Family of death row inmate visit Amnesty UK
Troy Davis was convicted for the murder of a policeman, which he maintains he did not commit. Convicted solely on eye-witness testimony as there was no physical evidence, Troy’s case has been the subject of global debate and campaigns for years. Or rather, years and years; Troy has been sitting on death row since 1991.
Since Troy’s conviction, 7 of the 9 witnesses who gave evidence against him have either recanted or changed their statements – with some claiming that the police coerced them into testifying against Troy. And yet, Troy still lives his life locked up in Georgia’s state prison, in the shadow of his death sentence.
The case of Troy Anthony Davis speaks of gross injustice, not only with specifically how he has been treated – but more widely as representative of how America’s justice system functions. Or malfunctions, depending on your outlook.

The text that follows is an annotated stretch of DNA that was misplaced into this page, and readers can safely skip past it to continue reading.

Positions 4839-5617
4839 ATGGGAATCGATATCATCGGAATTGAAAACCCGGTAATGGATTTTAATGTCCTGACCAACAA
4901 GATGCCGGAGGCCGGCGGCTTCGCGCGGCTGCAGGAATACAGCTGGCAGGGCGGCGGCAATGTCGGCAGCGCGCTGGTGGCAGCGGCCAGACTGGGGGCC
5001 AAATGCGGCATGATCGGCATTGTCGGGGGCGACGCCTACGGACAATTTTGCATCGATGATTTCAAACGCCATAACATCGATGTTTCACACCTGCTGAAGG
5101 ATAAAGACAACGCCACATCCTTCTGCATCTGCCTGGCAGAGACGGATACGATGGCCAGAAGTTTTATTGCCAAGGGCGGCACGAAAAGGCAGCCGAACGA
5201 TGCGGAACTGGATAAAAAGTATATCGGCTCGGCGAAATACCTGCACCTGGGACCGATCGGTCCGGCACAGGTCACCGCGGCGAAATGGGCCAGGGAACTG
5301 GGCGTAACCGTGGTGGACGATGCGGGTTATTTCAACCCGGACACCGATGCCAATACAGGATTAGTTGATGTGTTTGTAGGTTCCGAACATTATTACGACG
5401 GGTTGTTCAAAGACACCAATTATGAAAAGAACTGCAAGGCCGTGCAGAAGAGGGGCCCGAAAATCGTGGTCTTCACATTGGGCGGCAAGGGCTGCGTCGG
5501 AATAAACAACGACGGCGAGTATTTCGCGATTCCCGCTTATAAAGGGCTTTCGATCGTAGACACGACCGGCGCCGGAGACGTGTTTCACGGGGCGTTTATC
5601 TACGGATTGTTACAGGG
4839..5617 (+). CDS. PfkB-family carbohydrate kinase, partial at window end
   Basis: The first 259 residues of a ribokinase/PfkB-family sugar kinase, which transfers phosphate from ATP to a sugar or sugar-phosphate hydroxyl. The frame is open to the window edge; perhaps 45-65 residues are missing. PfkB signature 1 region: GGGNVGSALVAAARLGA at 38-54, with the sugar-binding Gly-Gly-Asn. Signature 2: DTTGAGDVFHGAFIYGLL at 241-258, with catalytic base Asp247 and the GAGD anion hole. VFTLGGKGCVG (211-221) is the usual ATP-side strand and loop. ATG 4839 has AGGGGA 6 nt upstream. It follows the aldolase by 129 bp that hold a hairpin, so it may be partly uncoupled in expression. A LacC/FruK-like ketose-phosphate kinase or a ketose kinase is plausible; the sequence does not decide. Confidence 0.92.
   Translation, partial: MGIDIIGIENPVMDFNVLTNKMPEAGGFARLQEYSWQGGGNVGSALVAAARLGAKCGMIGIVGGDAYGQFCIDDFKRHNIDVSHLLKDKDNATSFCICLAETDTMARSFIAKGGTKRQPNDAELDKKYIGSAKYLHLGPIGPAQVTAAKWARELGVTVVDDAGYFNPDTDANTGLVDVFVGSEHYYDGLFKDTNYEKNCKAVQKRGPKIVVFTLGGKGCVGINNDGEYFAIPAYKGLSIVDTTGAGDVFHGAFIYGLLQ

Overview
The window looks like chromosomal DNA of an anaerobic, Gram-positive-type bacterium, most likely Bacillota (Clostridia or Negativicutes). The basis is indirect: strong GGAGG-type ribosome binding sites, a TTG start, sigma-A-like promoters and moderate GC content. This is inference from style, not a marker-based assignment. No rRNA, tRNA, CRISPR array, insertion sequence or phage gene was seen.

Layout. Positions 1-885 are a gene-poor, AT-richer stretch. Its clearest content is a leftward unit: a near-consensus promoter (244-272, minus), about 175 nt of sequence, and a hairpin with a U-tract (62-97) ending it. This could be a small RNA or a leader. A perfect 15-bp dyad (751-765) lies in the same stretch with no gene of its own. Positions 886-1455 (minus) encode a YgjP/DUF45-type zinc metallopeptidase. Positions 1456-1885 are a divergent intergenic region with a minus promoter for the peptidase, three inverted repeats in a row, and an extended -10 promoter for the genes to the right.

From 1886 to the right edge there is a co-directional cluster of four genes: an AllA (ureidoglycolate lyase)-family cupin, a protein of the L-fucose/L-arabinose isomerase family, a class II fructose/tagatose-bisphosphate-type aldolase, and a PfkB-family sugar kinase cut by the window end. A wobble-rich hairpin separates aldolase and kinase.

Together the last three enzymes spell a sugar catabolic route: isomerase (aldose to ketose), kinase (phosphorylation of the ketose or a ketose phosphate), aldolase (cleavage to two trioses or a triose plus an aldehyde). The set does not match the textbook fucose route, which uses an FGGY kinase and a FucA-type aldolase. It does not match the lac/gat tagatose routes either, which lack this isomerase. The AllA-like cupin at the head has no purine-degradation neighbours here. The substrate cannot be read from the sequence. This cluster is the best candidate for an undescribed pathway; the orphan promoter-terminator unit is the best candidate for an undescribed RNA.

This week, we have a unique opportunity to hear from Troy’s family, who dedicate a large proportion of their lives to campaigning for justice for Troy. Troy’s sister, Martina Correia, and her teenage son, De’Jaun, will be speaking and taking questions at an event here at Amnesty UK on Wednesday 25 November.
They will be joined by Richard Hughes from Keane, who is a long-term supporter of Troy’s case, and Kim Manning-Cooper, Amnesty UK’s Death Penalty Campaign Manager.
Georgia and the death penalty may feel a long way from our daily reality in the UK. If you want to understand Troy’s case from his family’s perspective and have the chance to ask them questions, make sure you attend the event where is the justice for me?: Campaigning for Troy Davis
Our blogs are written by Amnesty International staff, volunteers and other interested individuals, to encourage debate around human rights issues. They do not necessarily represent the views of Amnesty International.